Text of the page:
Due to coronavirus restrictions, all runners had taken a lateral flow test prior to turning up on the day. In addition to this, the start was a phased one, with the race organisers setting us off in groups of six to allow for social distancing. Rowan might have been feeling sleepy but I felt pretty good as we stood and cheered on the runners starting ahead of me. It was already shaping up to be a sunny day and I was glad for my sun visor (thanks Kathryn) and the factor 50 I had already applied, with extra in my pack for later.
Knowing how much I like my bed, I had picked a 7:30 start time to give myself a little longer to get sorted in the morning, but I was now ready to get started. Soon enough, my time came and I was off, heading down a gravel track in the direction of the mountains. I found out later that Rowan had run after me, the little star. I was gutted I hadn’t realised – it would have been nice starting with the boy and it may have improved my eventual time.
The beginning of the race was an easy, flat route along the shores of Coniston and through the village. But despite this, I was finding it hard work – my pace was slow, and I felt more out of breath than usual. This didn’t bode well and as I headed out of town towards the bridleway that would lead me towards Holme Fell, I found myself getting a bit annoyed and pushing harder than I should to get to the pace I had expected, whilst wondering why it felt so difficult. I had done all my carb loading after all.
This was completely the wrong mind set for me. I like to enjoy my long runs, rather than worry too much about pace so, as I reached the tree covered track, I had a word with myself. I was here to see if I had a marathon in me but, just as importantly, I wanted to enjoy the landscape and explore new areas that I might miss by just heading up to a summit. Something about being under the trees, with their instant chill out effect, calmed me down and I began to settle into my stride, relaxing into the run.
At just over a mile, I was feeling much happier and comfortable with my running. I wasn’t breaking any speed records, but I was really enjoying it. I reached the road that runs between Holme Fell and Coniston moor, alongside Yewdale Beck and turned left – Raven Crag towering ahead. The path now climbed and I took it easy, walking when I needed, as I made my way up to the right turn that would take me back onto a grassy track, the little yellow Lakeland Trails flag assuring me I was on the right track.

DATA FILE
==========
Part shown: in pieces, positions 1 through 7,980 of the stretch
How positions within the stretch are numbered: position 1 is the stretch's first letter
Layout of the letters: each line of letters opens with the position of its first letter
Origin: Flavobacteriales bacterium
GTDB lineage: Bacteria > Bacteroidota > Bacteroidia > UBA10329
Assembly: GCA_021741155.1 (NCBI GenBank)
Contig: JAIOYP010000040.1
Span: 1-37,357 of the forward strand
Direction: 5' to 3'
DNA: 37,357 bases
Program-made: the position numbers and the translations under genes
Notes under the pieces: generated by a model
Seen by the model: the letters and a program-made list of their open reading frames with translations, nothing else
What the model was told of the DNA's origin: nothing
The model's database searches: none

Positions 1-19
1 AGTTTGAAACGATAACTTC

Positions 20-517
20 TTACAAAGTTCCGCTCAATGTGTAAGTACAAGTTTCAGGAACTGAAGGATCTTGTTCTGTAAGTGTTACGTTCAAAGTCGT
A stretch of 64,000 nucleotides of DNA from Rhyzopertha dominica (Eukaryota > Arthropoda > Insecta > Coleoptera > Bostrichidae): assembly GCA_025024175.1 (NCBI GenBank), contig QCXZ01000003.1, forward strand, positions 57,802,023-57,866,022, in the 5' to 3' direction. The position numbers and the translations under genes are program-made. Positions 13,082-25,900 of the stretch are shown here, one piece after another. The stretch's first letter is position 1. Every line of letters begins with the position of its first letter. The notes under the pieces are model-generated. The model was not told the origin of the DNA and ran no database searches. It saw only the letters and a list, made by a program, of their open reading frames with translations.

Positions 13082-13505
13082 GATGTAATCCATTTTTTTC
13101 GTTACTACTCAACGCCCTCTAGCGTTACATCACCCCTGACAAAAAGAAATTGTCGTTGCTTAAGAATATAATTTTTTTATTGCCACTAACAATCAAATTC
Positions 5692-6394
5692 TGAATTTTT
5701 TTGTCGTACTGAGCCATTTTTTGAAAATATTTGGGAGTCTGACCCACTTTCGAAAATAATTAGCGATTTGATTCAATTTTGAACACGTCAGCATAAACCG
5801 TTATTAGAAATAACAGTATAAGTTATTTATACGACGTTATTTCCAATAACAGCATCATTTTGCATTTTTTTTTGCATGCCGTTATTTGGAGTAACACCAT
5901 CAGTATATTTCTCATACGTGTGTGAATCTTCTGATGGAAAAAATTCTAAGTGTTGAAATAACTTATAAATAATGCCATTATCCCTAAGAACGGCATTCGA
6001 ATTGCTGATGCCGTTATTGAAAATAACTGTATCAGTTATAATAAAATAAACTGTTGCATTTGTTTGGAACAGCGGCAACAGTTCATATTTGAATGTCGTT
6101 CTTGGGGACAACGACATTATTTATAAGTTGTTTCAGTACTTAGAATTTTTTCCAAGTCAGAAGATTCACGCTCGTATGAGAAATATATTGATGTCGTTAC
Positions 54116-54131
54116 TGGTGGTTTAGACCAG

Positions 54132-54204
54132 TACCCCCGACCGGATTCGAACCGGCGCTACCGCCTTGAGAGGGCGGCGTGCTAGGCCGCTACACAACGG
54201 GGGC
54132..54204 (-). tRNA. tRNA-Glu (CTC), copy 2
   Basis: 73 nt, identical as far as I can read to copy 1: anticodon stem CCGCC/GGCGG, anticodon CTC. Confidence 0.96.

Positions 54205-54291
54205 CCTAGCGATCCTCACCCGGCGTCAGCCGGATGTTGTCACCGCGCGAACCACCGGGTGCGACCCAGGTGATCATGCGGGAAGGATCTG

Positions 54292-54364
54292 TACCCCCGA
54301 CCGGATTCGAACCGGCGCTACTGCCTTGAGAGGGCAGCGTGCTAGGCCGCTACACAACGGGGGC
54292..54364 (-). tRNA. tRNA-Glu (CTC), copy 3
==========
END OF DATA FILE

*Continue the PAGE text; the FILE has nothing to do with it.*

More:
It was not long after this that I started being overtaken by the runners in the marathon race – a common theme for this racing snail. I’m always slightly in awe of these speedy folk – sure and light footed – basically Legolas to my Gimli. It never bothers me though. Everyone was really friendly and encouraging, with a hello as they strode by. And with views like these, it was hard not to be cheerful.
At just over 8 miles, I reached the first feed station. And what a welcome sight it was! I pulled my face mask from my pocket (the organisers had asked everyone to wear a mask as they came through to keep everyone safe). It was turning out to be a hot day. My Strava later implied at was 13 degrees. It sits on a throne of lies! I took the opportunity to fill my soft flasks with water and my face with the vegan flapjack (so good). My earlier anxieties about not going fast enough had disappeared. I was out to enjoy the day and take it all in. The marshals were brilliant, pouring water for everyone who passed and warning of a road crossing up ahead.
I was now making my way towards Tarn Hows, a lovely little spot I have visited a number of times. The route had been steadily climbing since leaving Coniston and my walk/run strategy was working well for me. I even managed to put a little spurt on and get the horns out on when I spotted the race photographer – can’t be walking past this guy.
It was a loop and a half of Tarn Hows; my many circuits of the local nature reserve meant covering the same ground twice didn’t bother me. The marshal sat at the turning did an amazing job of keeping an eye on those who needed to continue round and those who needed to turn off. There was plenty of support from the public (and a few dogs to meet too).